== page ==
If investments in and expenses related to software and patents benefit from the ITC, income from these assets cannot benefit from an intellectual property regime. Moreover, software covered by the new ITC is not eligible for the global ITC.

The Law defines digital transformation as a process or organizational innovation by means of implementing and using digital technologies.

Ecological and energy transition covers material changes of a technical nature or concerning equipment that reduce the environmental impact in the production or consumption of energy or usage of resources, such as decarbonization, reduction of emissions or the reuse of products, as well as the possibility to store renewable energies.

The Law contains a list of objectives that investments or expenses must fulfill to be eligible for the new ITC. Qualifying objectives for digital transformation include, for example, redefining a company's entire production process by substantially improving its production energy efficiency or material efficiency or significantly redefining a company's entire range of services to create new value for the company's stakeholders. The objectives listed in the context of ecological and energy transition include, for instance, to significantly improve the energy efficiency in a production process by saving at least 20% of the energy used or to decarbonize a production process to reduce greenhouse gas emissions by at least 40%.

To benefit from the new ITC, the taxpayer must attach to its tax return a request to apply the ITC and a certificate issued by the Ministry of the Economy. The indications in the certificate are binding on the tax administration. Requests for certificates need to be filed within a certain timeframe. To obtain a certificate, the taxpayer must also obtain from the Minister of the Economy an attestation regarding the eligibility of the investments and expenses. The taxpayer's request for an eligibility attestation must contain certain information, such as a description of the planned investment and the start date and end date of the project. The certificate will only cover investments made and expenses incurred after the request for the attestation has been filed. Details regarding the information to be provided when requesting the attestation of eligibility and the process for requesting a certificate may be clarified in a Grand-Ducal decree.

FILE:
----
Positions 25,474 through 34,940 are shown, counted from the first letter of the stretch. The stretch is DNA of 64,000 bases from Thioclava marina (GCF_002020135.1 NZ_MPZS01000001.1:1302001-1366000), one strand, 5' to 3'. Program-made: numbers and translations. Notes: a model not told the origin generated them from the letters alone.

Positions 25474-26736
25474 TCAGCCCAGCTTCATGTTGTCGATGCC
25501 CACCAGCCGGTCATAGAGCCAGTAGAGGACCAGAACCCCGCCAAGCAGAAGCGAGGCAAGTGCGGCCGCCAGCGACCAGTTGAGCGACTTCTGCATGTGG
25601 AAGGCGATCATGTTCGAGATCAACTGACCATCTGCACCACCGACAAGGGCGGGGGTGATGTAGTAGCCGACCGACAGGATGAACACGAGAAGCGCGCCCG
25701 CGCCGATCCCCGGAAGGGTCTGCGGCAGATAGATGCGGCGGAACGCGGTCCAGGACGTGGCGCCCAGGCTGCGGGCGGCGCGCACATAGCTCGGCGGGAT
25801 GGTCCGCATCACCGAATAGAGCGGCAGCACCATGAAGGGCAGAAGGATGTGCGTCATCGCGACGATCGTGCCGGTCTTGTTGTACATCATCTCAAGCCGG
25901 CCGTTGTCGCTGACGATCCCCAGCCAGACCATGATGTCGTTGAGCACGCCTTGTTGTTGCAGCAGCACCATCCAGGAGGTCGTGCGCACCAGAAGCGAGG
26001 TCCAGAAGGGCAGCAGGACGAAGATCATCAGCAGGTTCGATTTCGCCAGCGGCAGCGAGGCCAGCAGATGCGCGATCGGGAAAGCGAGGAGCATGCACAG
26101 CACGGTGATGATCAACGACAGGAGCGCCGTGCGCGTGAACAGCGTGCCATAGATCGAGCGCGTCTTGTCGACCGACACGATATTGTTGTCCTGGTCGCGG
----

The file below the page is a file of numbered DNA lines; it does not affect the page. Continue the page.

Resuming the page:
According to the Law, except for the global ITC on software, the global ITC and the new ITC can be carried forward for 10 years, as was the case under the former regime.


The Law significantly reforms and modernizes the ITC. Taxpayers should evaluate whether they are eligible for the new ITC as from tax year 2024 and how they will be impacted by the changes to the former ITC (and the abolition of the former complementary ITC). Timing will be key, as the new ITC will only be available from financial years 2024 and requires an attestation of eligibility, as well as a certificate that must be timely requested. Taxpayers should liaise with their tax professional to assess the potential implications and opportunities.

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Contact Information

For additional information concerning this Alert, please contact:

Ernst & Young Tax Advisory Services Sàrl, Luxembourg City

Ernst & Young LLP (United States), Luxembourg Tax Desk, Chicago

Published by NTD’s Tax Technical Knowledge Services group; Carolyn Wright, legal editor